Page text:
Well, I showed twelve pieces and I was really only safe twice. After that, I was always either in the top or the bottom. So I really got a lot of runway time, whether it was defending myself or just telling my story. I got a lot of exposure and that was really the reason I wanted to do the show; to get the exposure.
Yeah, you mentioned in your exit interview that you got to show twelve pieces. That’s definitely an accomplishment.
Absolutely. It’s still one step away but so many steps further than other designers got to take so to be able to see all my pieces, a piece from every show, was really amazing and not every designer on the show gets that. I got as far as other designers like Chris March and Austin Scarlett who I’ve been looking up to for so long.
What was the atmosphere like when it was down to just the five of you and you were the only guy?
You know they were talking the other episode about how there aren’t enough female designers representing and the industry is dominated by male designers and that’s a totally valid view, that there are a lot of male designers dominating this world. But my take on it wasn’t specifically about the gender issue; my take was more that I really just wanted to take it to the next level and if they appreciate it, that’s great.
You were one of the few designers who never seemed to have a bad thing to say about the other designers.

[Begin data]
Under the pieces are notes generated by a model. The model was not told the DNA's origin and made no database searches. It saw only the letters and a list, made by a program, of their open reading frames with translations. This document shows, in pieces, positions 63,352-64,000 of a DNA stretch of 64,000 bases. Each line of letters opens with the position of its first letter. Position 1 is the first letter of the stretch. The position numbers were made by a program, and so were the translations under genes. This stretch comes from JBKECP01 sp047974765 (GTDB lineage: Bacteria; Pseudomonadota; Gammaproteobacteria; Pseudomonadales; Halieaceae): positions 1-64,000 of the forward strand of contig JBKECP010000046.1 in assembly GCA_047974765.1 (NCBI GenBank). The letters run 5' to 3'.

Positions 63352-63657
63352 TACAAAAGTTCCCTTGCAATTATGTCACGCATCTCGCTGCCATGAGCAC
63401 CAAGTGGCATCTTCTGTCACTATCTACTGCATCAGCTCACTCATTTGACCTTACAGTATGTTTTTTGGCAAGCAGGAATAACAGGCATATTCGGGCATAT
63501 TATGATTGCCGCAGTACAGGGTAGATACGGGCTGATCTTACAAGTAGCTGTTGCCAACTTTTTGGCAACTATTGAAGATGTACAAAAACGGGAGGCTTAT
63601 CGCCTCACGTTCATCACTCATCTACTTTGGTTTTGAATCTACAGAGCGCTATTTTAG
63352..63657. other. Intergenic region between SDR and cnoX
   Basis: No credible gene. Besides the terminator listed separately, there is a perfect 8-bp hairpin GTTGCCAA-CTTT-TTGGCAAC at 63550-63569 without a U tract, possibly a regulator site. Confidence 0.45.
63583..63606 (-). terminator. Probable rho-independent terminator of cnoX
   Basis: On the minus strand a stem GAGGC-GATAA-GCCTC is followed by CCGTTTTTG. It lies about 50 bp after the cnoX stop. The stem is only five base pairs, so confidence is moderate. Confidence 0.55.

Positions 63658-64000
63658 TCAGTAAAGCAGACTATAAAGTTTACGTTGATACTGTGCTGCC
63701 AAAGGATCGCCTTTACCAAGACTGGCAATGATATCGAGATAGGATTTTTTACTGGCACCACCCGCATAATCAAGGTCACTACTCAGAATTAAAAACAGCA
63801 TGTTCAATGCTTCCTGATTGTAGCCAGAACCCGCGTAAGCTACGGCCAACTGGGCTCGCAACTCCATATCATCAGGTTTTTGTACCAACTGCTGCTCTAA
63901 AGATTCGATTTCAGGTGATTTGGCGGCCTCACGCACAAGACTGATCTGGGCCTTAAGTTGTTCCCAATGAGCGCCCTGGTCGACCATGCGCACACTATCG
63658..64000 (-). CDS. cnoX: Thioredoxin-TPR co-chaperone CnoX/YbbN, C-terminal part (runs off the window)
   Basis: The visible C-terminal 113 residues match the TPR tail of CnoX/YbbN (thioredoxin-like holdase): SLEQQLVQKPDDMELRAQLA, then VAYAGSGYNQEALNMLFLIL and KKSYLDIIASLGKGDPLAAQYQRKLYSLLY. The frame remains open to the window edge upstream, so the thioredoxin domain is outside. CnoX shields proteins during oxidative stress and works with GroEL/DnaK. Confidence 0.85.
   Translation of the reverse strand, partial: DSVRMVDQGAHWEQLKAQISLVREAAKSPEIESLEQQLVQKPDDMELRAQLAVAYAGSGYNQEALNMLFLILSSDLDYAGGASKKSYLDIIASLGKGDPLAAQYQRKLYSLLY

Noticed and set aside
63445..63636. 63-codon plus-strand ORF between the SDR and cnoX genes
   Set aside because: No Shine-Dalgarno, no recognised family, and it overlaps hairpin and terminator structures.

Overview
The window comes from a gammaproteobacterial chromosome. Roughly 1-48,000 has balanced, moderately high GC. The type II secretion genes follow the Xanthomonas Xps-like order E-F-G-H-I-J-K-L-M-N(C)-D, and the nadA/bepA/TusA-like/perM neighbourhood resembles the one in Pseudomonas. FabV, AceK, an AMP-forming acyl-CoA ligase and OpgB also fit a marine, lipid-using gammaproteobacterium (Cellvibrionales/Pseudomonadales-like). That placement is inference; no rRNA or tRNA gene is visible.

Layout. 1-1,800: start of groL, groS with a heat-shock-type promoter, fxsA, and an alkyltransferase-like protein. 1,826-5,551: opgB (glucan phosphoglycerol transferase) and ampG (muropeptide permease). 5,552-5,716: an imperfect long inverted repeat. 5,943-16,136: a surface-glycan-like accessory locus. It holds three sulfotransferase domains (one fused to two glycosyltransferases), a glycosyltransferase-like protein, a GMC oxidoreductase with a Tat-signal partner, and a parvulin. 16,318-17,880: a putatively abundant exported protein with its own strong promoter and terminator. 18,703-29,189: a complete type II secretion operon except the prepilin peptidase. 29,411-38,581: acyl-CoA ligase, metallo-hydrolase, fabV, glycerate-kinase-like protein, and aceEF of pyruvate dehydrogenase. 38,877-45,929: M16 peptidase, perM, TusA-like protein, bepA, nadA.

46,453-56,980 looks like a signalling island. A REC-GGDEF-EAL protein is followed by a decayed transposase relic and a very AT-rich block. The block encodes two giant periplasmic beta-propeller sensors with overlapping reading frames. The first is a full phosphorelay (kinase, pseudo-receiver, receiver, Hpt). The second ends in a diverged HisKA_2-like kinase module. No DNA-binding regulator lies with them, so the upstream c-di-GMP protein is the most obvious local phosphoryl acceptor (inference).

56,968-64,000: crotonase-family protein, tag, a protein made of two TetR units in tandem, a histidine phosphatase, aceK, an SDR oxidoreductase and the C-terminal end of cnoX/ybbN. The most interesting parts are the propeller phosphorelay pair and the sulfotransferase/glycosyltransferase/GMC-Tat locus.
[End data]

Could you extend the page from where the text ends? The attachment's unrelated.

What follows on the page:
I’m the type of person who doesn’t want to have to take something back or to have regrets. I was aware of how I was going to be portrayed as on the show and I didn’t want to give them any opportunity to portray me as the jerk. But that’s not me in real life. I don’t sit there and bash people. It’s like when Johnny made that jacket that everyone hated? And all the other designers were going, “It’s disgusting!” and I could kind of relate to it and it was hard for me to sit there and judge. I might have made a jacket like that.
Do you think you would have fared better if you had schooling or training?
As a real-life designer, if I was going to try and get a job somewhere and design for them? Absolutely, 100 percent. The advantage that I have is that I just sort of come up with my own way of doing things. There’s a market out there for the odd. I loved Ari, I was surprised she was gone by the second episode, but I loved her and appreciated what she did. On as show like this, the fact that I didn’t go to school was to my advantage because it helped me get cast.
Did you enjoy the experience? Do you think you got something out of it?
I would do it a hundred times over again even with the same outcome. It was definitely a goal of mine, to do something like this, not only for my professional life but also as a sort of a documentary of a designer like myself, that just sort of tries and tries and tries and sometimes they stumble and sometimes they succeed, but I’m just so glad it all got caught on on-camera because it’s something I’ll look back on for the rest of my life.
So what’s next for you?
I have a collection of handbags and accessories available on my web site, www.christopherstraub.com, and I have them at several boutiques and I’m working with a number of retailers on developing collections with them and I’m really taking my point of view to the next level. After all the agreements are signed, I’ll keep you guys posted on where you might be seeing more work.
Well, good luck with that. Thank you so much, Christopher.
Well thank you! I love you guys! Without you guys, this wouldn’t be as big as it is.
Post a Comment